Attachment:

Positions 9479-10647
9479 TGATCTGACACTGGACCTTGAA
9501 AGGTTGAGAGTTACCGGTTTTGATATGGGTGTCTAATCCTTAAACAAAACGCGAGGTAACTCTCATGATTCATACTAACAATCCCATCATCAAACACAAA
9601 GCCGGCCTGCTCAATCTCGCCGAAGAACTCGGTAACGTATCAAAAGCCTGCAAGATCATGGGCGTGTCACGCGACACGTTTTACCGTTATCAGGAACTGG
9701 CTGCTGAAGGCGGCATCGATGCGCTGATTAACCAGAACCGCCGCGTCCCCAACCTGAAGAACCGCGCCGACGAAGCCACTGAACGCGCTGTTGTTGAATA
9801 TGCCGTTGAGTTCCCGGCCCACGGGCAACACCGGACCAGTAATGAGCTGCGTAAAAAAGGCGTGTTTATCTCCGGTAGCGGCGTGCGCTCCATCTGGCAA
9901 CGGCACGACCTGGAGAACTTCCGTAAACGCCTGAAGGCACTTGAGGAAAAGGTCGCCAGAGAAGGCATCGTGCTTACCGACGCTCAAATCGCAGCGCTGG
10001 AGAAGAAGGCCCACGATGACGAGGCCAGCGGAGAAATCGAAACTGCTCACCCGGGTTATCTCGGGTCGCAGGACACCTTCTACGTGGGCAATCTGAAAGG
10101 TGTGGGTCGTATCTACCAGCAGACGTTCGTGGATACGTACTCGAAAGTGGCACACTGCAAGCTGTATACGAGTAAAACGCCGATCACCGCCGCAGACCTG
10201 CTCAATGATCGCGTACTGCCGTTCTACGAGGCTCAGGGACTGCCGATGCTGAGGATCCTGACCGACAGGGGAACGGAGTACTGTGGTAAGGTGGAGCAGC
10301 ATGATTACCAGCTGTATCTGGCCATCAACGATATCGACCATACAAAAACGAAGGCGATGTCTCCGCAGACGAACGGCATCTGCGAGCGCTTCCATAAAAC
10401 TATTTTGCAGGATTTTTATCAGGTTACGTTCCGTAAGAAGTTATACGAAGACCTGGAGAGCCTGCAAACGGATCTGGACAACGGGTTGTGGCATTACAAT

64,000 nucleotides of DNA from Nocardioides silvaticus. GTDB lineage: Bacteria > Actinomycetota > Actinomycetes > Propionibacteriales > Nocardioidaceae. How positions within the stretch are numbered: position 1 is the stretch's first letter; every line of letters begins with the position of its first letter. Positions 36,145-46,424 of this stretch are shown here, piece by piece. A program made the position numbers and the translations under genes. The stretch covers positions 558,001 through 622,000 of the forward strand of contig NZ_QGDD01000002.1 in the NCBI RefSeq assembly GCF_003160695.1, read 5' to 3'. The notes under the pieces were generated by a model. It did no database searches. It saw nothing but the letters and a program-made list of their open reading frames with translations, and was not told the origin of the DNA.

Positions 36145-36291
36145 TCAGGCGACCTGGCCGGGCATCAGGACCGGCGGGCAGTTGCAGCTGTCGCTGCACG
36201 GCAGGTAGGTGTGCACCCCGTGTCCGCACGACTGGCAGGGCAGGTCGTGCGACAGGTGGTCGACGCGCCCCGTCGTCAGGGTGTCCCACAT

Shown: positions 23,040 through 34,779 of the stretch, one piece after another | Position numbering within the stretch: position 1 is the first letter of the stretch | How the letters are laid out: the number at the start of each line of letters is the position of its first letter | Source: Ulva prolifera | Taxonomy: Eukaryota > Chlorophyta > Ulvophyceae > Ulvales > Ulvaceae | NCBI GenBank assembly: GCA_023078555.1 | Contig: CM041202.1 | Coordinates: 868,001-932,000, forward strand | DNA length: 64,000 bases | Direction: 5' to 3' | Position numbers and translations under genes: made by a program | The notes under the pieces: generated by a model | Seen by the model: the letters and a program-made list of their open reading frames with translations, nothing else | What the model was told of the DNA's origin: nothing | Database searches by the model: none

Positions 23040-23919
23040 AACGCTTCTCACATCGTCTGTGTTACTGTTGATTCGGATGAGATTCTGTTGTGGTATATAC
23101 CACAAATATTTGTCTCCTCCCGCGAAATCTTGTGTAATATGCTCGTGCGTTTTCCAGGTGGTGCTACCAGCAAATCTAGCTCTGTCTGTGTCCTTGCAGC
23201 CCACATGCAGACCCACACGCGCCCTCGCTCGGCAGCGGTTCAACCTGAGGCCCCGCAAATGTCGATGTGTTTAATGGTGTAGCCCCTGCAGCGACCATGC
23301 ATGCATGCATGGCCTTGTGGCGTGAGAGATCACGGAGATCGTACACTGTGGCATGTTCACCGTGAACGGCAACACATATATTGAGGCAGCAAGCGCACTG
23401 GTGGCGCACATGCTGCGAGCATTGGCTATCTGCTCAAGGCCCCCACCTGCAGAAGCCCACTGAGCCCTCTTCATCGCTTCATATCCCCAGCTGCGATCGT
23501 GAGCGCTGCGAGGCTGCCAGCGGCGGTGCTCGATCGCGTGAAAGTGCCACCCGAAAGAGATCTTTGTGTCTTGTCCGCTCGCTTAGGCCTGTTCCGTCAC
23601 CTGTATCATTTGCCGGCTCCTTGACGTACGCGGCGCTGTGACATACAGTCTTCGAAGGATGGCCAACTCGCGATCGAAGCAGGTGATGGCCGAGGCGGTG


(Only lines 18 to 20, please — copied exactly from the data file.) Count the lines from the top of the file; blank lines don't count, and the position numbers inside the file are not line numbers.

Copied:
Positions 23040-23919
23040 AACGCTTCTCACATCGTCTGTGTTACTGTTGATTCGGATGAGATTCTGTTGTGGTATATAC
23101 CACAAATATTTGTCTCCTCCCGCGAAATCTTGTGTAATATGCTCGTGCGTTTTCCAGGTGGTGCTACCAGCAAATCTAGCTCTGTCTGTGTCCTTGCAGC